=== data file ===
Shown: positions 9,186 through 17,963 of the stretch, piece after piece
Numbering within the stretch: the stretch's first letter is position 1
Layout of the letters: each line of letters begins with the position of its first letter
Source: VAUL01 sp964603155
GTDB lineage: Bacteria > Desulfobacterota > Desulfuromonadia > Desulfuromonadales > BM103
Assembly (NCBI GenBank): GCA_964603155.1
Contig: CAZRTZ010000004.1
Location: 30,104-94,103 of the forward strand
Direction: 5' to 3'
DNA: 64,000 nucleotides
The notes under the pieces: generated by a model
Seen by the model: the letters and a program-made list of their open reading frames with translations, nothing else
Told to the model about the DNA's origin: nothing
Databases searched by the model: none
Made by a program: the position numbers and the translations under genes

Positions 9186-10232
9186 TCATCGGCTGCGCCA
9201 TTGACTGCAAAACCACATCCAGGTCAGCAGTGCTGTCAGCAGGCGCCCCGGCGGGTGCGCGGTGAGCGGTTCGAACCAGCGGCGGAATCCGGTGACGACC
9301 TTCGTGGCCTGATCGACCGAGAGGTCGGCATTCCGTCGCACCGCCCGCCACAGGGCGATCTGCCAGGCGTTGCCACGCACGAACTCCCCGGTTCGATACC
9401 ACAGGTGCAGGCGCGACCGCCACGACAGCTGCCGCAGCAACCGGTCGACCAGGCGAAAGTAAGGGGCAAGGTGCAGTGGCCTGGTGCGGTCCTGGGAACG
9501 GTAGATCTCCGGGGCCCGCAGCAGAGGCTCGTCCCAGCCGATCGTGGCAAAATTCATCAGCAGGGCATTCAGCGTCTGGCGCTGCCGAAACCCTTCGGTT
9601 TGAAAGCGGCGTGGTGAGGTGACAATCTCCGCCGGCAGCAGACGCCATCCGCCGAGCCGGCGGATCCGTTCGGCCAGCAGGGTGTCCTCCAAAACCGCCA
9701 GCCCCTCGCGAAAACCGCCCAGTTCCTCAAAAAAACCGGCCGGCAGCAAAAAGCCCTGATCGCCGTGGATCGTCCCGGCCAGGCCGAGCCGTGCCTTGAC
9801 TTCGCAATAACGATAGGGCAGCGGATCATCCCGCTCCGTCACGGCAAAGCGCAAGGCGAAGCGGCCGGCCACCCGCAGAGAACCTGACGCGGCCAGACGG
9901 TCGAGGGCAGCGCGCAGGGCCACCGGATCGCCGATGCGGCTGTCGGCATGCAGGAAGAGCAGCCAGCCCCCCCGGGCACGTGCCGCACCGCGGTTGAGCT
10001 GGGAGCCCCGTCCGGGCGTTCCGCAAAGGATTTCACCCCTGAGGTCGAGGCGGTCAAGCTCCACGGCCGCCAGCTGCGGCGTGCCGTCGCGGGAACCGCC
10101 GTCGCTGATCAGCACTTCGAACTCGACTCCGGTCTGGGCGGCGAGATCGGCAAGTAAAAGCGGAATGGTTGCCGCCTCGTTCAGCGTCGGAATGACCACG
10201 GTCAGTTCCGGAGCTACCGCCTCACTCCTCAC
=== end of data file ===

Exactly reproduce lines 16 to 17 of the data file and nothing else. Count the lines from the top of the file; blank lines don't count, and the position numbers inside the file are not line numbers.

Positions 9186-10232
9186 TCATCGGCTGCGCCA